Referring to FIG. 2, connected to the transmission PTO port is a PTO unit 20. The PTO unit 20 is also conventional, such as from Chelsea or similar manufacturer. The Chelsea PTO provides full-time power, operating off of the engine through the transmission, i.e. as long as the engine is running, PTO unit 20 is capable of supplying power. Extending from PTO unit 20 is a mechanical drive line 22, which in the embodiment shown extends to a hydraulic pump 24. Hydraulic pump 24 is a variable displacement axial piston pump, also available commercially. The pump can either be a closed circuit or an open circuit pump. A suitable pump is available from Bondioli and Pavesi or similar manufacturer. Associated with the pump is a 12V actuator 26 and an oil filter 28 (FIG. 3). The pump 28 is mounted on a bracket which in turn is mounted to the frame 29 of the truck.
Two hydraulic lines 30 and 32 extend between the pump 24 and the planetary drive 14, for controlling the planetary drive 14. This is a conventional arrangement for concrete mixer trucks. Fluid can flow in both directions through lines 30 and 32, so that drum 12 can be turned in both rotational directions. Conventional controls on the pump permit an operator to control the direction of the fluid and hence the direction of the spinning of the drum.
Two additional hydraulic lines 34 and 36 extend between pump 24 and a fluid reservoir 38, one line carrying fluid from the pump to the reservoir and the other carrying fluid from the reservoir back to the pump.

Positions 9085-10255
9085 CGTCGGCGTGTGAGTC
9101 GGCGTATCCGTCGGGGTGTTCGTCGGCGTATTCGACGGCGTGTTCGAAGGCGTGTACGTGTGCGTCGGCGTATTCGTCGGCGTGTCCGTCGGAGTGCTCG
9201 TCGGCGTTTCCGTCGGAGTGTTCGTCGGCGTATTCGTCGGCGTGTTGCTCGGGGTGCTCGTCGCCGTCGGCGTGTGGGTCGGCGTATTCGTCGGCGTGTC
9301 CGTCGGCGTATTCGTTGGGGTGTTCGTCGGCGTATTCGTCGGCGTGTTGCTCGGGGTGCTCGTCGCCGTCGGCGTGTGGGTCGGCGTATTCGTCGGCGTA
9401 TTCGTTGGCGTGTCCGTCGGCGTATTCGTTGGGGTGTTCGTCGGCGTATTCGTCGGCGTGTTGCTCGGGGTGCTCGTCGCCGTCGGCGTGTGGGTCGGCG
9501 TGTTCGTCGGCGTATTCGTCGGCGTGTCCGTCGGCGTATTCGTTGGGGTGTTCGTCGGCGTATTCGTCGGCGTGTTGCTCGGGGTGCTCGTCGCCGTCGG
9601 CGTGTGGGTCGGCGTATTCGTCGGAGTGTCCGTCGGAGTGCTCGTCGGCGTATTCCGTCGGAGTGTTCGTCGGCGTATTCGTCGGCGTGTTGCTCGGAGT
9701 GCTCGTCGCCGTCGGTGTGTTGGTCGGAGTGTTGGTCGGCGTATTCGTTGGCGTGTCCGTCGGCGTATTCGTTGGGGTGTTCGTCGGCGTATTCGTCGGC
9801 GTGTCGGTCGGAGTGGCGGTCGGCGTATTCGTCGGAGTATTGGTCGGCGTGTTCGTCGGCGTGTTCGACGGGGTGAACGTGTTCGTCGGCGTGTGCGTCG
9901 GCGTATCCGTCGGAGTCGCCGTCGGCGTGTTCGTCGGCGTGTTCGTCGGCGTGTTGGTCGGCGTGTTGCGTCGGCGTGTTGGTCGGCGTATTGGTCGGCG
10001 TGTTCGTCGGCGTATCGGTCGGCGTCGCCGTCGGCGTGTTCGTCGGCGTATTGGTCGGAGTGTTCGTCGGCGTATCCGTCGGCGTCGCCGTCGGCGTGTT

In operation, mixer drum 12 will be continuously turning in one direction or the other as long as the engine of the truck is running. The mixer drum will continue to turn even through the truck may be stopped. This has the advantage of maintaining the concrete in a proper mix state. At a construction site, a discharge assembly 44, mounted to the rear of the truck 10, directs concrete exiting from drum 12 down a chute portion of the discharge assembly to the desired location for the concrete.
While the embodiment shown includes a connecting drive line between the PTO 20 and the pump 24, the pump can alternatively be mounted directly to the output port of the PTO.
The system shown and described herein is advantageous, since it provides a constantly turning drum capability for a concrete truck carrying small loads, i.e. two to five cubic yards, without requiring an engine flywheel take off assembly. Hence, a conventional medium or even light truck can be used, with a proper transmission, to carry a small/light size concrete drum.
Although a preferred embodiment of the invention has been disclosed for purposes of illustration, it should be understood that various changes, modifications and substitutions may be incorporated in the embodiment without departing from the spirit of the invention which is defined by the claims which follow.